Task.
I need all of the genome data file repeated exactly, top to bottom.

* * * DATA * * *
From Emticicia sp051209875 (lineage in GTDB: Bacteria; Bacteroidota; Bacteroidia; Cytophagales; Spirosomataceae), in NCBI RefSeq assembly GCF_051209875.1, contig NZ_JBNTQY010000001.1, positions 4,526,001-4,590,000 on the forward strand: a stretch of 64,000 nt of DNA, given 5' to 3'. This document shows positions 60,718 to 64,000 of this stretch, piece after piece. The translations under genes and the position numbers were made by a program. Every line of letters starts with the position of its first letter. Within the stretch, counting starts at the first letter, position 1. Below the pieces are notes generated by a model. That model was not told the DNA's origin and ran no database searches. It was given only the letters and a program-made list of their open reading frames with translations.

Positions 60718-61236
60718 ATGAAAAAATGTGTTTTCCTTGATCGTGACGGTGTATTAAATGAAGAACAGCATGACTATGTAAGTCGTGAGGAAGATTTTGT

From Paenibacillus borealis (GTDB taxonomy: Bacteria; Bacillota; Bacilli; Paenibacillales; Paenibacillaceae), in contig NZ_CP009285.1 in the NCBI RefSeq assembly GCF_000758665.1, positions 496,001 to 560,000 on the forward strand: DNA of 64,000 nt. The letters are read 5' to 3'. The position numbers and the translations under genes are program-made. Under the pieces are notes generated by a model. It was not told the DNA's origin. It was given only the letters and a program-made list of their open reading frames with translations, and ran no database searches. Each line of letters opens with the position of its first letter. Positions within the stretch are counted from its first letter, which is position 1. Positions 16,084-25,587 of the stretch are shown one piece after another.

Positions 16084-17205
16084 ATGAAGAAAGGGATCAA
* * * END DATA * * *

From Emticicia sp051209875 (lineage in GTDB: Bacteria; Bacteroidota; Bacteroidia; Cytophagales; Spirosomataceae), in NCBI RefSeq assembly GCF_051209875.1, contig NZ_JBNTQY010000001.1, positions 4,526,001-4,590,000 on the forward strand: a stretch of 64,000 nt of DNA, given 5' to 3'. This document shows positions 60,718 to 64,000 of this stretch, piece after piece. The translations under genes and the position numbers were made by a program. Every line of letters starts with the position of its first letter. Within the stretch, counting starts at the first letter, position 1. Below the pieces are notes generated by a model. That model was not told the DNA's origin and ran no database searches. It was given only the letters and a program-made list of their open reading frames with translations.

Positions 60718-61236
60718 ATGAAAAAATGTGTTTTCCTTGATCGTGACGGTGTATTAAATGAAGAACAGCATGACTATGTAAGTCGTGAGGAAGATTTTGT

From Paenibacillus borealis (GTDB taxonomy: Bacteria; Bacillota; Bacilli; Paenibacillales; Paenibacillaceae), in contig NZ_CP009285.1 in the NCBI RefSeq assembly GCF_000758665.1, positions 496,001 to 560,000 on the forward strand: DNA of 64,000 nt. The letters are read 5' to 3'. The position numbers and the translations under genes are program-made. Under the pieces are notes generated by a model. It was not told the DNA's origin. It was given only the letters and a program-made list of their open reading frames with translations, and ran no database searches. Each line of letters opens with the position of its first letter. Positions within the stretch are counted from its first letter, which is position 1. Positions 16,084-25,587 of the stretch are shown one piece after another.

Positions 16084-17205
16084 ATGAAGAAAGGGATCAA